The Jersey shore markets have had their share of challenges over the past several years. The housing bust fell especially hard on the market for second homes, and led to an abnormally large price depreciation in these communities. Hurricane Sandy hit in 2012, leading to further depreciation in not only the value of many Shore homes, but in their physical condition as well. Four of Atlantic City’s 12 casinos closed last year while gaming revenue has been almost cut in half from eight years ago. The resulting layoffs from some of the area’s largest employers exerted further downward pressure on the values of nearby workforce housing.
However, recent statistics show that 2014 may have been a turning point for many markets in this region. Home prices have started to trend upward overall, with some areas performing better than others over the past year. The data indicates that home prices in many Shore towns have bottomed out and are starting to recover. In Ocean County, home prices are 40% higher than they were a year ago, according to Zonda. South Jersey beach towns near Atlantic City, such as Ventnor, Margate and Brigantine, have all posted more modest single-digit appreciation at the end of last year. Even in hard-hit Atlantic City, home prices showed a slight uptick at the end of 2014, but the price for a median existing single-family home is still under $100,000. The good news is that almost all the Shore towns up and down the coast are seeing prices either stabilize or trending higher.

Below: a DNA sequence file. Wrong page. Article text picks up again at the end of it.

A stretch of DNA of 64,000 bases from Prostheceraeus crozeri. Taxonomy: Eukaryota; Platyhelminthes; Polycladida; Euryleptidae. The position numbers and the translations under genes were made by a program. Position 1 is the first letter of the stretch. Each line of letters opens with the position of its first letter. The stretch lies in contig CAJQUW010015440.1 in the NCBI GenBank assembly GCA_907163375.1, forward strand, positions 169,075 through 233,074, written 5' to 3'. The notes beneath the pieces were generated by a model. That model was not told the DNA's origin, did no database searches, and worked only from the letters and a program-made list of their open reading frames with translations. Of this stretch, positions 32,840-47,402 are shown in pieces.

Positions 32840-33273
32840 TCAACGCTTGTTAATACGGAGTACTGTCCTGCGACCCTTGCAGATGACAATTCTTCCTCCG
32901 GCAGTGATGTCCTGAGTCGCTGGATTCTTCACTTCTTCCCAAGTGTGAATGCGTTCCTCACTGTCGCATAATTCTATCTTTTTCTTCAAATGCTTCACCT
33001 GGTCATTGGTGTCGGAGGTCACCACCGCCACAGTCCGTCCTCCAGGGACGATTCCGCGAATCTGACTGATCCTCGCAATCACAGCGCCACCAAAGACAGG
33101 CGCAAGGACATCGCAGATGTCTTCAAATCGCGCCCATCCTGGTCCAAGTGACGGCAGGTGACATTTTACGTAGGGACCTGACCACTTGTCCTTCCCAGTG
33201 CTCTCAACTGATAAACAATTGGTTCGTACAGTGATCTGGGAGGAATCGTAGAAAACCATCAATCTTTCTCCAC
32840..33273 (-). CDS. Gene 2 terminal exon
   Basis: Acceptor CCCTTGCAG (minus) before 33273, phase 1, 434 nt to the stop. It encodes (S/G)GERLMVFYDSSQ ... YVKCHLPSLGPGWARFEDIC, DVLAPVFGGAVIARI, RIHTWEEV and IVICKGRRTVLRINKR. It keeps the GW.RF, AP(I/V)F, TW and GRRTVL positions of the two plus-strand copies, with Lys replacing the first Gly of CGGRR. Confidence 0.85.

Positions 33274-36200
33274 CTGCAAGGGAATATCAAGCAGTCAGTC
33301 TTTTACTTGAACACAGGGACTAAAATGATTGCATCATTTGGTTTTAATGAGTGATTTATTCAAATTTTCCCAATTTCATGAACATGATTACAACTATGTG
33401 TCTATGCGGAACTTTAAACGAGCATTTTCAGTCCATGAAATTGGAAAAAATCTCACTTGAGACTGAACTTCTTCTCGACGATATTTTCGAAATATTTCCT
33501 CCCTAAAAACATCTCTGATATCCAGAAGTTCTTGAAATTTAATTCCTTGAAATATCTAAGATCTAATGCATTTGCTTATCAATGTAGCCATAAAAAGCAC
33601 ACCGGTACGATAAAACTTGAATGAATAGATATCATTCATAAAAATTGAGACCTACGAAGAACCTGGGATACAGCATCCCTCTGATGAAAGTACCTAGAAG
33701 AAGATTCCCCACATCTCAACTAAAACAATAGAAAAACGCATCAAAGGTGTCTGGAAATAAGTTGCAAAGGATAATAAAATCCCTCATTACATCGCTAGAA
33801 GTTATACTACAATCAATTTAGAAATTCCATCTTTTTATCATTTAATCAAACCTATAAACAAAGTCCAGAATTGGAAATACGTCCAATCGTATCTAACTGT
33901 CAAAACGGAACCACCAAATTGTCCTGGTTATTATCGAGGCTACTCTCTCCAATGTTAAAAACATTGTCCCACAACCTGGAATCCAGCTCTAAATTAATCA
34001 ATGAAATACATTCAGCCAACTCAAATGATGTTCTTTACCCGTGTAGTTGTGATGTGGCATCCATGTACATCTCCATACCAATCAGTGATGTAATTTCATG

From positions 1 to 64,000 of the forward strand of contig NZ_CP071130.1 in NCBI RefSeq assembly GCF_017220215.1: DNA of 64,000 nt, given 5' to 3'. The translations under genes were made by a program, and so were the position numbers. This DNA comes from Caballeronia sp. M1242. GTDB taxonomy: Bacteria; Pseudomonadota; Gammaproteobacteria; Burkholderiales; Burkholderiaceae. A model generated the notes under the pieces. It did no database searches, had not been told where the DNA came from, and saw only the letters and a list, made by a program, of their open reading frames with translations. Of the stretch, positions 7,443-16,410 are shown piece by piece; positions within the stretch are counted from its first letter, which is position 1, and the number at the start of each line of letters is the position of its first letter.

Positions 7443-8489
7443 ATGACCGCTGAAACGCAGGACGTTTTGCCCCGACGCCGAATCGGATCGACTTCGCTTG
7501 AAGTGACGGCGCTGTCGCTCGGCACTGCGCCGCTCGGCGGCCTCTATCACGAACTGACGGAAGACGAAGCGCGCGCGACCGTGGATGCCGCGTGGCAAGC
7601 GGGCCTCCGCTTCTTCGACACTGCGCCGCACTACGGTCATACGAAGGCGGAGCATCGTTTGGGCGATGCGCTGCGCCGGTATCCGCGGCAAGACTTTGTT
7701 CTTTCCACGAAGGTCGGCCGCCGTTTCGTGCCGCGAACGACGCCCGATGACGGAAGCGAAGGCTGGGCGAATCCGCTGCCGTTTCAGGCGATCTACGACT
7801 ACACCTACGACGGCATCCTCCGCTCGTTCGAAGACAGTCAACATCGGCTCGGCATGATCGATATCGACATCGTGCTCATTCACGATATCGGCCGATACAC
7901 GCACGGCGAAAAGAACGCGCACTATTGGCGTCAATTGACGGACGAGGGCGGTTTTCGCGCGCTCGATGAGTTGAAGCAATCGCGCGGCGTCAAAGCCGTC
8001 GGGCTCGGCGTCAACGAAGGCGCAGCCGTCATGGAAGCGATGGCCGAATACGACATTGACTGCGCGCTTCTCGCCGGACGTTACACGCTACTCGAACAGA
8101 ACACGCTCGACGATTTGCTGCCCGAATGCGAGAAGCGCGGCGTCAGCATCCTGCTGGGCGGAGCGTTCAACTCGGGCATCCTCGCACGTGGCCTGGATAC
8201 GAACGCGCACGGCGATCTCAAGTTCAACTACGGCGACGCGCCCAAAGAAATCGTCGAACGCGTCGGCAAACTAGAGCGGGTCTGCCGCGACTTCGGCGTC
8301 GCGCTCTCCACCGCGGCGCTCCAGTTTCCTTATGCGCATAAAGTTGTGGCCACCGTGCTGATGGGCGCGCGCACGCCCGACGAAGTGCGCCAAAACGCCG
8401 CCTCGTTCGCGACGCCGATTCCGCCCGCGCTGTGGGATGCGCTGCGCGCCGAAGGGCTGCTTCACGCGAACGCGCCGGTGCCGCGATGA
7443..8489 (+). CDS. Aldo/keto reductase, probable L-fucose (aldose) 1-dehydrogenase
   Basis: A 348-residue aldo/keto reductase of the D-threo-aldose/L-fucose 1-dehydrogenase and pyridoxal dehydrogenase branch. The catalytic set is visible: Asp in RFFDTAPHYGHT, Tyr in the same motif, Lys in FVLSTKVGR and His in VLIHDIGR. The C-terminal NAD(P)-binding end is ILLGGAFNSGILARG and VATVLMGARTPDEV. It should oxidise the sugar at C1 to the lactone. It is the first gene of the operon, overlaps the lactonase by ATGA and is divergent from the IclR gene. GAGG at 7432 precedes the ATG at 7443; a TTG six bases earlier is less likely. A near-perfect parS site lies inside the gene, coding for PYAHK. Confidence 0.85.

Larger home sizes are also a contributing factor to the rise in Jersey Shore home prices. Homes that were destroyed by Sandy were razed and replaced by newer, stronger, and larger homes that helped boost sale prices significantly in some areas.
“It’s ironic that a storm that would damage your housing stock ends up increasing the value of the housing stock by promoting more expensive housing stock,” said Kevin Gillen, Chief Economist at Meyers Research LLC.
Since Sandy, Shore businesses have been reporting steady increases in business over the past couple of summers and home prices have followed suit. Zonda shows that median single-family home prices increased for the second straight year in Ocean County. Prices are now back to their highest levels since 2010 and are trending upwards. The 6.1% annual price growth outperformed the New Jersey state average of just about 1% growth over the past year and Ocean County’s 20-year average annual appreciation rate of 4.3%.
Atlantic City’s home prices have suffered as a result of the area’s struggling gaming industry. New Jersey was once the second-largest gaming state in the U.S. behind Nevada, but the introduction of casinos in the surrounding states have cannibalized much of the gaming business that used to belong to Atlantic City. Gaming revenue continued to plunge in 2014 as four of Atlantic City’s closed their doors. However, the area’s casinos started the year off strong which is a positive sign for 2015. According to New Jersey’s Division of Gaming Enforcement, the eight existing casinos in Atlantic City saw total revenue jump 19% from January of last year. According to data in Zonda, home prices reached a recent bottom in 2013 and have shown signs of recovery in 2014. As seen in the chart below, home prices in the region have been highly correlated with the performance of the gaming industry. With an increase in revenue from the casinos to start the year, 2015 may shape out to be a much-needed turning point for Atlantic City home values.
Kevin Gillen, Ph.D., Chief Economist
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